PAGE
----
melancholia are in many cases nothing more than the result of
such absorption, and as this proceeds the resistive power of the
patient decreases, the pelvic pains are magnified, the interference
of the functions appear, and the whole category of nervous ex-
haustion and true melancholy develops. Many of these patients,
no doubt, have uterine disorders and ovarian pathological con-
ditions, but these are secondary and not the cause of the mental
condition. It is not necessary to go to the asylums to find such
cases; our cities are full of tired, depressed, melancholic women,
who are being treated by tampons and douches, for backaches
and pelvic pains which are due to fecal stasis — ^imperfect empty-
ing of the bowel and other rectal conditions. The problem
which presents itself to us is the differentiation between the
conditions, the seeding out and determining whether the rectal,
sigmoidal, or pelvic organs are at fault, and to do this there must
be a passing of the specialties. In other words, the proctologist
must be a gynecologist, in diagnosis at least, and the gynecolo-
gist must be a proctologist.


Dr. Dickinson. — The Society is greatly indebted to our
guest for his clear and interesting paper. The matter is before
you for discussion.

Dr. Krug. — I came here to listen, not to speak. The ground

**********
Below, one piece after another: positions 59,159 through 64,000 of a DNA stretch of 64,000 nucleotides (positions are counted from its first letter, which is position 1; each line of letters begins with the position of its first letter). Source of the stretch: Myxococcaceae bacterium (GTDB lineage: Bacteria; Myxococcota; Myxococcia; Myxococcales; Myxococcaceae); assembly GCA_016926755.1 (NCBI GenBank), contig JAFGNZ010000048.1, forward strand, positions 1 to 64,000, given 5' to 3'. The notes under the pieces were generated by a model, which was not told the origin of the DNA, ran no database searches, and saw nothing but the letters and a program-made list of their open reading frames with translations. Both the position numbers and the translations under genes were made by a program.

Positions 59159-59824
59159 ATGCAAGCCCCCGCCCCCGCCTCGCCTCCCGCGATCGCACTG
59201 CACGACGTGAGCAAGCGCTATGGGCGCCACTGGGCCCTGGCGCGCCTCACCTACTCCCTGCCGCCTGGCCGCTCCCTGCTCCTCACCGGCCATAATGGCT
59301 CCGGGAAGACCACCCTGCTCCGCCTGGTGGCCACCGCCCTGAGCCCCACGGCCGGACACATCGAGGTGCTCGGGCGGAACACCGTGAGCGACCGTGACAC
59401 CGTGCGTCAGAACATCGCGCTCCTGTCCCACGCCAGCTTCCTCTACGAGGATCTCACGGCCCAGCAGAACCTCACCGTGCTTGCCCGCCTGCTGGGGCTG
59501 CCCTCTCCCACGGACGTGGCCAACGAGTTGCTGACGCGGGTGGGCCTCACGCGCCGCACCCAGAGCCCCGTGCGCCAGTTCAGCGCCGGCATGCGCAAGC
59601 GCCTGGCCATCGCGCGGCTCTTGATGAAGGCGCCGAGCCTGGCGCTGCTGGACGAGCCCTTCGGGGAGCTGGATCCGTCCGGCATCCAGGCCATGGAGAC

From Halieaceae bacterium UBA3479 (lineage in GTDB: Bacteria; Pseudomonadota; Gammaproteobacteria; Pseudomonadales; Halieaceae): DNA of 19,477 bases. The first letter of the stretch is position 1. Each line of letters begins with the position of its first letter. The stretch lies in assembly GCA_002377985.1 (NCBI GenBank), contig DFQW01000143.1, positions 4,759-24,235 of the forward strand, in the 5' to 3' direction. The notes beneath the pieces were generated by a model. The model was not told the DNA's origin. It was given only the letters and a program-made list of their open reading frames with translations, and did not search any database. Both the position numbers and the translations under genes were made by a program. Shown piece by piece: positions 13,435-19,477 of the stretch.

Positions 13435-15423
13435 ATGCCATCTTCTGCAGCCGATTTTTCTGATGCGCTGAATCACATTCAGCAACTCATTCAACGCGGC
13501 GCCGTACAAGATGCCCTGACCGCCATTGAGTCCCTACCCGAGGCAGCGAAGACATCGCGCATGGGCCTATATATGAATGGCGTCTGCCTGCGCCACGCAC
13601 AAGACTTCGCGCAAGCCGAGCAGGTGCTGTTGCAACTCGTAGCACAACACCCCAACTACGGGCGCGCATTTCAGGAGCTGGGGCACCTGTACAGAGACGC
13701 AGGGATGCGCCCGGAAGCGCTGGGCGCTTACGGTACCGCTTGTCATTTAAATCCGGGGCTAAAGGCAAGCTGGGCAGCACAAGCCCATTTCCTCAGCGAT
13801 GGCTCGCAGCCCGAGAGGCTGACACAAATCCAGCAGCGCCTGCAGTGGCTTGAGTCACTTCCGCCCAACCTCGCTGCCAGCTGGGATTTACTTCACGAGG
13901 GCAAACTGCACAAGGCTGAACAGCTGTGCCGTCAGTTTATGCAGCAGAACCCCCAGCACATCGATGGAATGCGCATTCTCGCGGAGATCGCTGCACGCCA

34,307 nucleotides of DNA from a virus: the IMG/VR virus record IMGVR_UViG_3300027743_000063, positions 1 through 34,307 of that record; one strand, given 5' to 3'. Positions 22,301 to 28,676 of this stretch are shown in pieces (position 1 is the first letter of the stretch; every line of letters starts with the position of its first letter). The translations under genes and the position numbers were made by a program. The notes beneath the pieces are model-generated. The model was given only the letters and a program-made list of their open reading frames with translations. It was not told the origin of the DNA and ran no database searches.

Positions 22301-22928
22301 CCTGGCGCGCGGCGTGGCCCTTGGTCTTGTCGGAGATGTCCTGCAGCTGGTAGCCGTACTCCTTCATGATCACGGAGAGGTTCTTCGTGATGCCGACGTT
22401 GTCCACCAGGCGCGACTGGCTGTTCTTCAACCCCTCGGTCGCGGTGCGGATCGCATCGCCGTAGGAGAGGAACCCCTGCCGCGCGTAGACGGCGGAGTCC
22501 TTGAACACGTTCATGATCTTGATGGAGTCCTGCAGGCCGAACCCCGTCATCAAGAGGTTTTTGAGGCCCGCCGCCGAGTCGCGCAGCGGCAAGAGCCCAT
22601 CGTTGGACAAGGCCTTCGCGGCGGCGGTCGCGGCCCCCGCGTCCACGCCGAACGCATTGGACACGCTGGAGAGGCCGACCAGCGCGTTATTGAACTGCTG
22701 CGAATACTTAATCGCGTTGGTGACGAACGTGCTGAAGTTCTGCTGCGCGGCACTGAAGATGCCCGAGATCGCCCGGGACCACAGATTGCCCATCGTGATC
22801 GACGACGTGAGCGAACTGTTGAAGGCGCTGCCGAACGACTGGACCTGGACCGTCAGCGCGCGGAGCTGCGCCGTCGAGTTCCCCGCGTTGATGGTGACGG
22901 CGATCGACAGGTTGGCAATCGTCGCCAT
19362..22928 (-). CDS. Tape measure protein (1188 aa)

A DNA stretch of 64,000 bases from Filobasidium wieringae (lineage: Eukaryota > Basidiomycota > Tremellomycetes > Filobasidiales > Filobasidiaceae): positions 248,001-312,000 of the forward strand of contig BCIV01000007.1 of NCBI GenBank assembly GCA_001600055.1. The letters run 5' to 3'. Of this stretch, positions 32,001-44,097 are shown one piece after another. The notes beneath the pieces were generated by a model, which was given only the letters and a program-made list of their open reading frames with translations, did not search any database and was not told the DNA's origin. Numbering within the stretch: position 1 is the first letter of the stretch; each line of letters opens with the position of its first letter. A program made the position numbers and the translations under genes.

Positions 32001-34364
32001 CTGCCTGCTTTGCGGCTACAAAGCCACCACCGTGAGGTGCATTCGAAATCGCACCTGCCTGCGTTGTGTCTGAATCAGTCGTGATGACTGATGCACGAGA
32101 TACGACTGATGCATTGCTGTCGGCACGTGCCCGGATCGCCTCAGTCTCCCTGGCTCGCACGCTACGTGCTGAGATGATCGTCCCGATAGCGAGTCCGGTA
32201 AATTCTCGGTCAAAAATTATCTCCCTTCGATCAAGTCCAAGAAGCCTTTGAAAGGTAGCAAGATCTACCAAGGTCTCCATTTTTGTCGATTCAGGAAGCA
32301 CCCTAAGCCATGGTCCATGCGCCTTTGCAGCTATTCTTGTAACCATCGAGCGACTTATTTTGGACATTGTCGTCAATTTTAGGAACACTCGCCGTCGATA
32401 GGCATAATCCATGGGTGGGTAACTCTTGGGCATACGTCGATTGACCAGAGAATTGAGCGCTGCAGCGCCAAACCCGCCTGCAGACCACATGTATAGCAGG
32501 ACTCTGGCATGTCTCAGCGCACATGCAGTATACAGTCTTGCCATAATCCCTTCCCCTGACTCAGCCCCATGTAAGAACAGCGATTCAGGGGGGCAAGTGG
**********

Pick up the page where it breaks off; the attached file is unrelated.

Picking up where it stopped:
has been covered thoroughly and I think it would be quite difficult
for me to try and bring out any new points. I consider it a
compliment that there is so very Uttle to be gainsaid.

Dr. Hiram N. Vineberg. — Dr. Tuttle brought out the point
that the true function of the rectum consists in its being a recep-
tacle for the feces. Now, how are we to tell in a given case that
the feces sojourn for too long a time in the receptacle? We all
recognize that in marked rectocele the feces are not easily expelled

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from the rectum and are abnormally arrested in that part of the
alimentary canal, but in the absence of that condition it may be
a nice point to determine, in an obscure case, whether the symp-
toms be due to too long a delay of the feces in the rectum. On
the other hand, I think too much importance is attached to the
lodgment of the feces in the lower rectum as a cause of various
disturbances. In women continuous impaction of hardened
feces in the rectum will in time bring about uterine displacement
with its train of symptoms. Still one frequently sees women
who for years may not have a movement of the bowels of tener
than once every two or three days without any apparent ill eflfects.
The cases one sometimes sees in the puerperium in which the
temperature shoots up to io6° and as suddenly drops to normal
on emptying of the bowels we know is not due to the accumu-
lation of the feces in the rectum per se, but to mechanical inter-
ference with the lochial discharges from the uterus.

I would like, also, to ask Dr. Tuttle how he would determine
stricture of the upper rectum caused by inflammatory bands
in the pelvic cavity, for it seems to me as one views the upper
part of rectum with the proctoscope, the patient being in the